Treasuries are all the rage this year, but what are they, really? Other fixed income asset classes may be more creatively designed or come with the potential for riskier, higher yields, yes. None, however, contain the alphabet soup of government acronyms that Treasuries do. From floating-rate notes (FRNs) to Treasury Inflation-Protected Securities (TIPS) and so much more, let’s take a look at Treasuries 101 in advance of this month’s VettaFi’s Fixed Income Symposium.
Treasuries 101: Getting Started
Treasuries, or Treasury securities, are backed by the “full faith and credit” of the United States. The United States Department of the Treasury issues Treasury securities in four marketable varieties: Treasury bills, Treasury notes, Treasury bonds, and TIPS. The government auctions those Treasury securities at the Federal Reserve Bank of New York.
Like other bonds, investors who purchase those notes receive an annual “coupon” payment based on the interest rate tied to the Treasury and the rate at which the investor purchased it. The government then returns the original face value when the security matures.
The variety of bills, notes, TIPs, FRNs, and other products available at the Treasury all package that fundamental bond payment structure differently.
Governments need money, and that’s where Treasury bills, or T-bills, come in. The Treasury Department normally sells these when it needs to raise money, which can be a very frequent occurrence. The Treasury sells T-bills in competitive and non-competitive sales.
Most investors hold T-bills until maturity, with their lifetimes ranging from only days to months. Finally, T-bills also cost investors less than their face value, though they still repay the total value at maturity. That’s because they don’t pay out a coupon but do add the attached interest rate to their repayment.
Treasury notes mature in longer timeframes and are similarly available in competitive or non-competitive bids. Notes have much longer maturities than their T-bill relatives, measured in years instead of days or months. That can lead to notes maturing over five-, 10-, or even 30-year timeframes.
Of course, this comes with long-term coupon payments every six months, but that adds risk, too. Specifically, notes’ longer durations add more risk that interest rates will rise above the rate attached to the note. That lowers the notes’ value and can really sour the overall experience of investing in and holding a note.
TIPS, otherwise known as Treasury Inflation-Protected Securities, are designed to protect investors from inflation. Unlike other Treasury offerings, the principal investment in TIPS can rise or fall as they mature. TIPS offer an upside in that if the principal rises, the investor receives the higher value at maturity. If it drops, the investor still gets the original invested amount.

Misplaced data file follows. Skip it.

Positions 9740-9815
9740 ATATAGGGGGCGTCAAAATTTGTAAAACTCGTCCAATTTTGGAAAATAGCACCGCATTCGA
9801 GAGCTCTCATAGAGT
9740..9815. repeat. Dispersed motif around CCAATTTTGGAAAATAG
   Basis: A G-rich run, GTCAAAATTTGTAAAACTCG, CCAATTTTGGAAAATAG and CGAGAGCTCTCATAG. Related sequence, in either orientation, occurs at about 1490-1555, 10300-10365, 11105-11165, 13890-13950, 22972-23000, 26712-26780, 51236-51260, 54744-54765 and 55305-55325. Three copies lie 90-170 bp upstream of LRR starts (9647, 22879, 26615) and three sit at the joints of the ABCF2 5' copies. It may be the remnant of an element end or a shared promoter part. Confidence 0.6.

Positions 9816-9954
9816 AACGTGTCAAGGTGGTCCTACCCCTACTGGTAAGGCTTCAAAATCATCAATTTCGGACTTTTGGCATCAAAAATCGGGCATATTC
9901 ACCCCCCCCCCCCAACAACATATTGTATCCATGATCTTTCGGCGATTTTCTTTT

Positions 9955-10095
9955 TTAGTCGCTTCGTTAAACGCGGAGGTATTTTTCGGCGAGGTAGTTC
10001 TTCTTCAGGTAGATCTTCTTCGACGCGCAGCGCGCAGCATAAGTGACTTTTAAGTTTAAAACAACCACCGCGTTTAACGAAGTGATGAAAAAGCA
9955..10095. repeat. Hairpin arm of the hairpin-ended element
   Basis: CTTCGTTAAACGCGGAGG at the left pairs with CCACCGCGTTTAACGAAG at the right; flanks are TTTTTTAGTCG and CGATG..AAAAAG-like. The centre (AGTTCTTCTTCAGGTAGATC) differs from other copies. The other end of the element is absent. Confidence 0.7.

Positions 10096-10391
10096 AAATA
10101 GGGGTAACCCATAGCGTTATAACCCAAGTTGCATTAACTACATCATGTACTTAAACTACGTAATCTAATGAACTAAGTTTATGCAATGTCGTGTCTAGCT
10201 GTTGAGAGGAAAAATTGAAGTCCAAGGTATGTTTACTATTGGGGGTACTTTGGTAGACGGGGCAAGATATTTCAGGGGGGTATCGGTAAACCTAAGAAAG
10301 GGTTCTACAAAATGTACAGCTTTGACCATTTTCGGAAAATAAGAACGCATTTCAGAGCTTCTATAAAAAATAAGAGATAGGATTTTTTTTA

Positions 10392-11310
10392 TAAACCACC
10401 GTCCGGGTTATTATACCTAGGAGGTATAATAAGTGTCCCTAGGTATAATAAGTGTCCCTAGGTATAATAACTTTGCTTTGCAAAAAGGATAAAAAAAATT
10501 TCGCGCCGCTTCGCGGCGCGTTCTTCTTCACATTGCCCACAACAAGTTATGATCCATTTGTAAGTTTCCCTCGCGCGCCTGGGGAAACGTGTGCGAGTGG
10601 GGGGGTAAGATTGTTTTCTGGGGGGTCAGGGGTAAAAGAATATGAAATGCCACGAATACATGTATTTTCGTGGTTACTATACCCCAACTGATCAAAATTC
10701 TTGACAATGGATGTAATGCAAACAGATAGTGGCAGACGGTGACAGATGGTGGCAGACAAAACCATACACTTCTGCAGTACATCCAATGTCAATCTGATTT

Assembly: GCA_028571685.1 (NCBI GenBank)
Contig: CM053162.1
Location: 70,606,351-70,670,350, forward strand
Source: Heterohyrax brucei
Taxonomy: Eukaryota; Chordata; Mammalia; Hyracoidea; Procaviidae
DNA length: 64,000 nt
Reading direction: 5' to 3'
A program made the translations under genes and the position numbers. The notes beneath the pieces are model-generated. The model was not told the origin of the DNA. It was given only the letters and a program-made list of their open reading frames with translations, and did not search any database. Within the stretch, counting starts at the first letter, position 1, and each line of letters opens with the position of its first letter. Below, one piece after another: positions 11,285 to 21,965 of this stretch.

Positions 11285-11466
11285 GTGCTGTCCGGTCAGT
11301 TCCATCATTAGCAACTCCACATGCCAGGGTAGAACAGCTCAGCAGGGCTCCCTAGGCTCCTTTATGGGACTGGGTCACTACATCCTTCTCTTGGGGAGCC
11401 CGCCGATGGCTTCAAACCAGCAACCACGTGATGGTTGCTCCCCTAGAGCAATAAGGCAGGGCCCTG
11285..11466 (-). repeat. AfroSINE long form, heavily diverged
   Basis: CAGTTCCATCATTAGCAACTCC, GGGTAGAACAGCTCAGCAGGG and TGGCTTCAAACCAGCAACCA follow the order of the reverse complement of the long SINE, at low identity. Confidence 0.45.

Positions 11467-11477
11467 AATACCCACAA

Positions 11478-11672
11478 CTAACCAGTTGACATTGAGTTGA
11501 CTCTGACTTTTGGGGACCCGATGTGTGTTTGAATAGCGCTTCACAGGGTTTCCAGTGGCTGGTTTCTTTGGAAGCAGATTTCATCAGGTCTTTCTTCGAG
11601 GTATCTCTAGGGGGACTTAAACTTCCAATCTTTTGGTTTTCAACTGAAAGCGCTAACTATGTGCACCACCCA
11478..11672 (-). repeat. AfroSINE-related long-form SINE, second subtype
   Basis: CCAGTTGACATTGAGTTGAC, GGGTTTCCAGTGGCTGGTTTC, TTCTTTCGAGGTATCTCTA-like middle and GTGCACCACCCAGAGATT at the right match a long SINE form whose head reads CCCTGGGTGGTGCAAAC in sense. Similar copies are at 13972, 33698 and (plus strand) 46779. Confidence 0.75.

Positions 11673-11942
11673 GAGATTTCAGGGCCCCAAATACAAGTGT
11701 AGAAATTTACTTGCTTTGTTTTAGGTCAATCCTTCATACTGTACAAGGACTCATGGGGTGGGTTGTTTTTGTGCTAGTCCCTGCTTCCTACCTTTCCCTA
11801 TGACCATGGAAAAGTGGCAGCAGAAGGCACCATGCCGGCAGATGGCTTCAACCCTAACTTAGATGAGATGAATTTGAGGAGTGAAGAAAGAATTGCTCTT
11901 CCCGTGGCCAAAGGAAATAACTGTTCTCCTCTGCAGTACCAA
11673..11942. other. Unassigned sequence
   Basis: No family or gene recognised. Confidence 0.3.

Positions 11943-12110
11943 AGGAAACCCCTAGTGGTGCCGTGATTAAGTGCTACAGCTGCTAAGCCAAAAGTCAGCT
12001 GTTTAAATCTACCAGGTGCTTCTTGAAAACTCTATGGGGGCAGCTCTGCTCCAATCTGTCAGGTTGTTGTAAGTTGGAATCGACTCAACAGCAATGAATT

They also pay a “fixed” rate of interest on the principal, although the payment can rise if the principal rises. TIPS mature over five, 10, or 30 years.
FRNs, also known as floating-rate notes, are the newest variation of Treasury security, having launched just 10 years ago. Floating-rate notes offer exposure to the shorter-duration world of Treasuries. FRNs’ rates float with the overall interest rate within the United States. The coupon payment responds to the rate itself, which resets on a regular basis.
Those notes usually become more popular when rates are expected to rise, which has proven valuable over the last year. Floating-rate notes’ shorter maturities may also make them more forgiving overall.
The Benefits of Treasuries
So why choose to invest in Treasuries? For one thing, they’re considered a very safe investment. Fixed income roared back to life over the last 12 months, not only due to rising rates but also to meet investors’ demand for a reliable and trustworthy source of diversification away from pricey equities. Treasuries stand above nearly any other available debt security in terms of the safety offered. Also, various flavors of Treasuries can protect investors’ principal.
The yields available in Treasuries right now, however, stand out. For all of that safety, one would normally expect pretty respectable but unexciting returns. As of July 19, 2023, the 10-year Treasury rate sat at 3.8%, the five-year Treasury rate sat at 4%, and the one-year Treasury rate sat at 5.3%. Those are very intriguing, given the safety implied by their government backing.
Investors have all kinds of Treasury-related ETF options to consider. From the WisdomTree Floating Rate Treasury Fund (USFR) to the iShares 20+ Year Treasury Bond ETF (TLT), investors can learn more about Treasuries and all kinds of fixed income asset classes at the virtual VettaFi Fixed Income Symposium on July 24, 2023 at 11:00 AM EST/8:00 AM PST.
For more news, information, and analysis, visit the U.S. Treasuries & TIPS Fixed Income Channel.